Section 402(p)(3)(iii) of the CWA mandates that permits for discharges from municipal separate storm sewers shall require controls to reduce the discharge of pollutants to the maximum extent practicable (MEP), including management practices, control techniques and systems, design and engineering methods, and such other provisions as the Director determines appropriate for the control of such pollutants.
55 Fed.Reg. 48,038 (emphasis added). The use of such language-employing “mandates” and commands to regulate-hardly supports Defendants' notion that NPDES permits are unenforceable against municipalities for their stormwater discharges. Moreover, the paragraphs that follow the excerpt explain why developing system-wide controls to manage municipal stormwater is preferable to controlling pollution through end-of-pipe effluent technologies. Id. The regulations highlight that “Congress recognized that permit requirements for municipal separate storm sewer systems should be developed in a flexible manner to allow site-specific permit conditions to reflect the wide range of impacts that can be associated with these discharges.” Id. Rather than evincing any intent to treat permitting “differently” for municipalities, the EPA merely explains why state authorities that issue permits should draft site-specific rules, as the Regional Board did here, and why water-quality standards may be preferable over more-difficult-to-enforce effluent limitations. Avoiding wooden permitting requirements and granting states flexibility in setting forth requirements is not equivalent to immunizing municipalities for stormwater discharges that violate the provisions of a permit.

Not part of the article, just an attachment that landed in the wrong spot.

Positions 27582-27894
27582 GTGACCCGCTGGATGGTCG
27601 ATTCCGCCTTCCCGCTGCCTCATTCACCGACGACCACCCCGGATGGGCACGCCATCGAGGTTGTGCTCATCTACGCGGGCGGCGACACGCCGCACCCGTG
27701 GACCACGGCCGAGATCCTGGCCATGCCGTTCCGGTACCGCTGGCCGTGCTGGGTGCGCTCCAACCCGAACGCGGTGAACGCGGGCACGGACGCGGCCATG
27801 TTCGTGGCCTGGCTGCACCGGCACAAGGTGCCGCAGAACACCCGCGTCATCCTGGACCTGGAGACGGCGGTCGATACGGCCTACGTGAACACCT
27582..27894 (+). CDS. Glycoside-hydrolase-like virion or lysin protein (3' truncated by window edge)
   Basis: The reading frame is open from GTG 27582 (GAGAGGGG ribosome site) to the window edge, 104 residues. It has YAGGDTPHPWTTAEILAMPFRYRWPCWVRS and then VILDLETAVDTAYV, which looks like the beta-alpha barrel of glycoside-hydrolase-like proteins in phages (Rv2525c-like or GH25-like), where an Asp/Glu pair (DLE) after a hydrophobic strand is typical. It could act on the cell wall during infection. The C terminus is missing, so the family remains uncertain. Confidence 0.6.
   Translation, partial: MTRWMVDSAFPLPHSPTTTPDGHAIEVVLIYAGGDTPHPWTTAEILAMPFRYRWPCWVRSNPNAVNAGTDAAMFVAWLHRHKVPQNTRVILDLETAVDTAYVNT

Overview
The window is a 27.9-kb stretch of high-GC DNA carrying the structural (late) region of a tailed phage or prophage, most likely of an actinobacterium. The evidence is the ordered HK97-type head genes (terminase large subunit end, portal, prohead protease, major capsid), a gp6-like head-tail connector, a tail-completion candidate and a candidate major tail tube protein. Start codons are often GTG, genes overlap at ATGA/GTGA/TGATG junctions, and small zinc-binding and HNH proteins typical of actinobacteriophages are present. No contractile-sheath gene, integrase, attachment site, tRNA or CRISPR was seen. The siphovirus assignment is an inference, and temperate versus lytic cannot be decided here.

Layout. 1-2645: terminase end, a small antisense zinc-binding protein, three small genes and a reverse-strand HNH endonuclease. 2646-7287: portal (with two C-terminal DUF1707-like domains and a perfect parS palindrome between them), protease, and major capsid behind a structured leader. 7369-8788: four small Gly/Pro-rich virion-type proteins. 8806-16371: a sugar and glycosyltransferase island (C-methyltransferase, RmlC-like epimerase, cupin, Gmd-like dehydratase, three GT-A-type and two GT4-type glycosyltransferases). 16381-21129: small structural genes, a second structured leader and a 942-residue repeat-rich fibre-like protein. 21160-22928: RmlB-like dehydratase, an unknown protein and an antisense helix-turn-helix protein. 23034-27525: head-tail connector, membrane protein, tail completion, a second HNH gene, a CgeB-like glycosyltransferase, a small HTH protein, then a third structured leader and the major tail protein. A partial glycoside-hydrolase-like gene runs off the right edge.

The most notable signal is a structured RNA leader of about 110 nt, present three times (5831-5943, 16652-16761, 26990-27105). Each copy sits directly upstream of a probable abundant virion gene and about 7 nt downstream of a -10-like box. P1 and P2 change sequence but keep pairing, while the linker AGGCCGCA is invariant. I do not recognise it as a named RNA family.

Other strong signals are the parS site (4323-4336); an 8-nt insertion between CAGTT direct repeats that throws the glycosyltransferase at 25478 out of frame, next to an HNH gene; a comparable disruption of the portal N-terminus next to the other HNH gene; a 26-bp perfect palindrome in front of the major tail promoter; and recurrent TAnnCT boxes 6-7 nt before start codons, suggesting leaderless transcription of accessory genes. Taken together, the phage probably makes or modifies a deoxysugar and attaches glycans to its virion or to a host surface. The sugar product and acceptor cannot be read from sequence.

B. Enforcement of Mass-Emissions Violations
Part and parcel with Defendants' argument that they are subject to a relaxed regulatory structure is their view that the Permit's language indicates that mass-emissions monitoring is not intended to be enforced against municipal dischargers. Defendants claim that measuring water-quality serves only an hortatory purpose-as Defendants state, “the mass emission monitoring program ․ neither measures nor was designed to measure any individual permittee's compliance with the Permit.” This proposition, which if accepted would emasculate the Permit, is unsupported by either our case law or the plain language of the Permit conditions.